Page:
## Sequence and Series Applications - Section 3: Application of Concepts

*Sequence and Series Applications*

# Modeling with Sequences and Series

Lesson 11 of 13

## Objective: SWBAT differentiate sequence from series problems and use the appropriate formula to solve sequence and series application problems.

#### Share Out

*20 min*

Posters (or videos) from the Financial Series Project are due, so we will take the first 15 minutes to hang the posters and share any videos that were created by the class. Posters go up on the bulletin board immediately and videos will be shown in class. I ask students to share a link to the video via Edmodo so that students can view it at home too. This final presentation of the problem solving process allows students to construct a viable argument for their method of solving and reflect on why it makes sense. [MP3]

*Note: Samples of student work coming soon!*

#### Resources

*expand content*

#### Summary of Concepts

*30 min*

Before shifting to applications of sequences and series formulas, we make a "foldable" that summarizes all the major concepts of the unit on a single sheet. This type of summary activity is always popular with my students because it helps them understand how all of the concepts of the unit fit together.

Students begin with a blank 8.5" X 11" sheet and fold according to the instructions provided in this video and the photos, sequence series foldable outside and sequence series foldable inside. The foldable summarizes information about arithmetic patterns on the left and geometric patterns on the right. There are separate rows for connection to functions, sequences formulas and series formulas.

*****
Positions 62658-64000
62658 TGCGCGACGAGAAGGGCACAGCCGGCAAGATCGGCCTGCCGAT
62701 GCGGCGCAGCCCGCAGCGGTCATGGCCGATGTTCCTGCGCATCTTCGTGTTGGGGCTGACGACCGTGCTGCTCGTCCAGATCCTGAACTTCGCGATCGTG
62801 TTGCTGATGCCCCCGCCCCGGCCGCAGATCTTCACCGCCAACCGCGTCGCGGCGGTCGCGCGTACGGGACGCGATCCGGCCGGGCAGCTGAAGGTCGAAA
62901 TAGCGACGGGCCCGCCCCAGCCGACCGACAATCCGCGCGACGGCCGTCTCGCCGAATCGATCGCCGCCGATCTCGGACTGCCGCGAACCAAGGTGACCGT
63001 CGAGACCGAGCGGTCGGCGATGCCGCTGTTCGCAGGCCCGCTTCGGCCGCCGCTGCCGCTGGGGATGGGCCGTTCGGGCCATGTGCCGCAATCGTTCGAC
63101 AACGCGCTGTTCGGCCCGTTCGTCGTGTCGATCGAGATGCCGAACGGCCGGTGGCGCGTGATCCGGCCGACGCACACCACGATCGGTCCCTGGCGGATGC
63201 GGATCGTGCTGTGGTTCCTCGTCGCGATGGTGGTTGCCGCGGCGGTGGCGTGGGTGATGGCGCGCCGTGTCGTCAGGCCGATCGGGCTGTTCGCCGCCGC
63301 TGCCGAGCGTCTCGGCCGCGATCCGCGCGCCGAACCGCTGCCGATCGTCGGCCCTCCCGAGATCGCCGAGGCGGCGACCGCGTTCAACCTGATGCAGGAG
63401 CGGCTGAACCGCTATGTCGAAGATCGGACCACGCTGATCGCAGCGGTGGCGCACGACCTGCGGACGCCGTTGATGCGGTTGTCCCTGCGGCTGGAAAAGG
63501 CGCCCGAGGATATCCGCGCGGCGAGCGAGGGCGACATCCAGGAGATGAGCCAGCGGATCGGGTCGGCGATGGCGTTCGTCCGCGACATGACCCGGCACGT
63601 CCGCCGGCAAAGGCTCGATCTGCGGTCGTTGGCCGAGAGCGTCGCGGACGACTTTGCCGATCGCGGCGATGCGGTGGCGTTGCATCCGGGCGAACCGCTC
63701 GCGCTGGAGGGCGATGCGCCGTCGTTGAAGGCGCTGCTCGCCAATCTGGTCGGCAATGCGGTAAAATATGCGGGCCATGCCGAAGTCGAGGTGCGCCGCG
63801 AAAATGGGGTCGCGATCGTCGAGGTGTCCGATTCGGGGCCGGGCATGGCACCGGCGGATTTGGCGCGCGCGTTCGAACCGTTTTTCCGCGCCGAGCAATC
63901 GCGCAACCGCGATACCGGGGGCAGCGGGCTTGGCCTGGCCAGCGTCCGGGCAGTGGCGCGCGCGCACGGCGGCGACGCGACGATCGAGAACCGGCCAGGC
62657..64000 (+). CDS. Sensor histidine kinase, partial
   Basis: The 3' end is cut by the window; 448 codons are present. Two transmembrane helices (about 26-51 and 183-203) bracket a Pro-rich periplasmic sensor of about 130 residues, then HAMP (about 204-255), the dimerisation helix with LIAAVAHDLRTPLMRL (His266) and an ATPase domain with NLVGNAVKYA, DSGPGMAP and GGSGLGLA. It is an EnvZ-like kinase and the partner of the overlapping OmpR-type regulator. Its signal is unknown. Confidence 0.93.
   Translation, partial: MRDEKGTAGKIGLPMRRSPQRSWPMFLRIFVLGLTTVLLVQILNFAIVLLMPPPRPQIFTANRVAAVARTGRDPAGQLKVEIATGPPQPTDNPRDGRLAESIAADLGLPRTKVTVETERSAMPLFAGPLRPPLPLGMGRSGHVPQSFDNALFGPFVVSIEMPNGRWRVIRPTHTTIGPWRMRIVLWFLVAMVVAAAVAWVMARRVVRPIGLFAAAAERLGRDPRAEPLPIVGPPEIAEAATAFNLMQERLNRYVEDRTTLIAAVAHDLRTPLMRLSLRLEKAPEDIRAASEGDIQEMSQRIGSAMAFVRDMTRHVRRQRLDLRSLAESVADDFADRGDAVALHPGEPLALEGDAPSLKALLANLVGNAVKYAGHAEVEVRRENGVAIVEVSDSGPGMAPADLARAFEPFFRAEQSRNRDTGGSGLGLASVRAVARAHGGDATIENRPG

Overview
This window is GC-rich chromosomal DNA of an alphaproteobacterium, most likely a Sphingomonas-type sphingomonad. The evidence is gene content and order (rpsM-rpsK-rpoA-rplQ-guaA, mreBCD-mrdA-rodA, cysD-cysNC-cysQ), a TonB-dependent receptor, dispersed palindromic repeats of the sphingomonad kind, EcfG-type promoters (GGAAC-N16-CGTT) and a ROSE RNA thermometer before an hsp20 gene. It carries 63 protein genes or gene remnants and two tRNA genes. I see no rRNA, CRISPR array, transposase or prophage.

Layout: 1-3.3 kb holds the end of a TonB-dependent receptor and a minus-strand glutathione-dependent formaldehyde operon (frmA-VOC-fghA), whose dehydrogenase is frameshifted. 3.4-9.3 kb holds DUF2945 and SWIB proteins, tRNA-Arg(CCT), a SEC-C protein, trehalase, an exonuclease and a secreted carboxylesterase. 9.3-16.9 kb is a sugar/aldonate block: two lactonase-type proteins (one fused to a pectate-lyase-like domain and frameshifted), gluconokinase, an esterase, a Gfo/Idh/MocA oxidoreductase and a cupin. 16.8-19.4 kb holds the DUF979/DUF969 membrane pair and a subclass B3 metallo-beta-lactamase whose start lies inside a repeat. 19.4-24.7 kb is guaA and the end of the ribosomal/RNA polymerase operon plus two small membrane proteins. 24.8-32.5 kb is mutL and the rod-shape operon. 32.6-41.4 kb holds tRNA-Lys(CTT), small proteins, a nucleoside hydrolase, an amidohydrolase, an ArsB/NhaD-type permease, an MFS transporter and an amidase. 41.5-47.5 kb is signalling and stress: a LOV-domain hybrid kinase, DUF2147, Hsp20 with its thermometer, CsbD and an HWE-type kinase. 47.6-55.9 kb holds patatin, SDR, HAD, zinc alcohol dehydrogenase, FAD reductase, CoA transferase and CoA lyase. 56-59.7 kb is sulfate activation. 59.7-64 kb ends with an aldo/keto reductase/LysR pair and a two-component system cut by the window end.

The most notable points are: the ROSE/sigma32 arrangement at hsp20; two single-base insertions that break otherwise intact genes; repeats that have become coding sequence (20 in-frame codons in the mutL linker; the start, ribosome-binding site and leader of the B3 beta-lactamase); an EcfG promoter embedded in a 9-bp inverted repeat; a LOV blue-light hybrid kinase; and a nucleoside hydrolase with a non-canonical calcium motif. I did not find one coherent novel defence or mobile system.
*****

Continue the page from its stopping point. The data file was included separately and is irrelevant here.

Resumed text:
The final product supports the review work that students will complete in preparation for the upcoming unit test.

*expand content*

#### Application of Concepts

*40 min*

Students will use their foldable as they solve the Sequence and Series Applications problems. All possible problem types are presented and students must figure out whether the scenario is best modeled as a sequence or a series and then whether the situation is an arithmetic or geometric one. They interpret their mathematical results in the context of the situation and determine whether the results make sense. If not, they must make revisions to their model. [MP4]

Students work on these problems in their table groups for the remainder of class. As they do so, I circulate and point students to their foldable when they are stuck. [MP1]

Students complete any unfinished problems for homework, and check their work with the answer key on Edmodo.

*expand content*

##### Similar Lessons

###### The Fractal Tree

*Favorites(7)*

*Resources(10)*

Environment: Suburban

###### Introduction to Sequences

*Favorites(6)*

*Resources(15)*

Environment: Suburban

###### Exponential Models Day 1 of 2

*Favorites(22)*

*Resources(16)*

Environment: Rural

- LESSON 1: Introduction to Sequences
- LESSON 2: Arithmetic Sequences
- LESSON 3: Geometric Sequences
- LESSON 4: Modeling with Sequences
- LESSON 5: Quiz on Sequences and Intro to Sigma Notation
- LESSON 6: Introduction to Series and Partial Sums
- LESSON 7: Arithmetic Series
- LESSON 8: Geometric Series
- LESSON 9: Financial Series Project (DAY 1)
- LESSON 10: Financial Series Project (DAY 2)
- LESSON 11: Modeling with Sequences and Series
- LESSON 12: Review of Sequences and Series
- LESSON 13: Sequence and Series Test